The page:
Native Village
Youth and Education news
January 1, 2011 Volume 2

Native leader explains Tlingit education’s relevance for all societies
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Alaska: Tlingit educational values have kept tribal clans alive long before European arrival.  David Katzeek, who goes by Kingeisti, recognizes that these pillars of Tlingit education are important for all Alaskan youth. He says the Tlingit spirit of encouragement and intelligence can help all children reach their full potential.

Katzeek is leader of the Eagle Thunderbird Clan of Klukwan. He works with Sealaska Heritage Institute's lecture series and talks with youth about these values.

Kingeisti explains that Tlingit culture and education are entwined. Even ancient clans used math, science and history in their lives.  Tlingits who face such professions in today's world still draw from their ancestors teachings. 

“We have had an impact on society from the beginning and the hard part is people don’t want to accept that instead of just acknowledging our culture,” Kingeisti said.

The Tlingit educational system focuses as much on the students’ selves as it does reading and writing.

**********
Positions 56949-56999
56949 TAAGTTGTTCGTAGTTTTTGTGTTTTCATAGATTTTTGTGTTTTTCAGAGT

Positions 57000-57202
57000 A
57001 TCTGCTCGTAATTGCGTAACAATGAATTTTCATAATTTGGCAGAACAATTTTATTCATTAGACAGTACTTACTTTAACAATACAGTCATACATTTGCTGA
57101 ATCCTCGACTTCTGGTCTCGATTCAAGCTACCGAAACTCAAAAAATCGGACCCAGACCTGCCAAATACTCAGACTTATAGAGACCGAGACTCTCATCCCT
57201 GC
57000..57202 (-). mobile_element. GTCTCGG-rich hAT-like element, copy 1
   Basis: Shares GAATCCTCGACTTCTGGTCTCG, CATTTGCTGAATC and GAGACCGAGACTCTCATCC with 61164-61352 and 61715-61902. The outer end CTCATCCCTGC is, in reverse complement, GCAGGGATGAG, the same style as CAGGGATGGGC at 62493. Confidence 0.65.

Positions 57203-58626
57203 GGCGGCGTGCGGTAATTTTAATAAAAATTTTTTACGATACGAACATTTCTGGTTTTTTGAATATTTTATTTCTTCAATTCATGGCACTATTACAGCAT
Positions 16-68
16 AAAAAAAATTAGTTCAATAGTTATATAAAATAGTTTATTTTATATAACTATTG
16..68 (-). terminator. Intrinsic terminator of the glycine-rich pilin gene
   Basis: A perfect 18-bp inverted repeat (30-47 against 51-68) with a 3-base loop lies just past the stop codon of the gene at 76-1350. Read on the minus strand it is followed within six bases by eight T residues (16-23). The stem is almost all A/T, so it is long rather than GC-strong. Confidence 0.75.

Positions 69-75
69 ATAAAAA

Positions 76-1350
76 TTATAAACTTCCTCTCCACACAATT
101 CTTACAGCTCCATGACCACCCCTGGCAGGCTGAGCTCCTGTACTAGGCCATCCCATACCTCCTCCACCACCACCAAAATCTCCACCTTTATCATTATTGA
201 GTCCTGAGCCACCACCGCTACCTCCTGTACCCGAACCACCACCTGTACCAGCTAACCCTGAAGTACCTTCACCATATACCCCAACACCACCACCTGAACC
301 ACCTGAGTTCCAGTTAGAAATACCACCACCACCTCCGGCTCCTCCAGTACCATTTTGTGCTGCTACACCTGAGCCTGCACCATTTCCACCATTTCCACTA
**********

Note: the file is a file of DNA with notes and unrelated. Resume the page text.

Kingeisti said one practice is learning to listen for a purpose. This requires students to really focus on both hearing what someone says and considering the message. “Every human that has that power to listen will find its not hard to learn,” he said.

Kingeisti explained respect is needed to practice and utilize intelligence. “When students are taught as respected human beings instead of being talked at, and these are two different things, students will respect you and want to work and understand more,” said Kingeisti.

Another practice is measuring a child's intelligence through encouragement rather than a single test score. “Intelligence is probably one of the most traditional things any human being has,” he says.

He said Tlingit students are recognized as precious and intelligent, which may be lacking in other educational systems. When young people realize how precious they are, they begin to focus and control their minds, bodies and spirits.

“Basically to accept that if a man learns to listen he’ll learn and gain knowledge, and accepts that he is intelligent and he’ll gain more intelligence,” he said.

Another pillar he discussed was the concept of “woocheen,” which means “working together.”

“The most important thing for me is that these particular truths are timeless. Truth never gets old. It’s just as right now as it ever was. Truth is truth,” he said.

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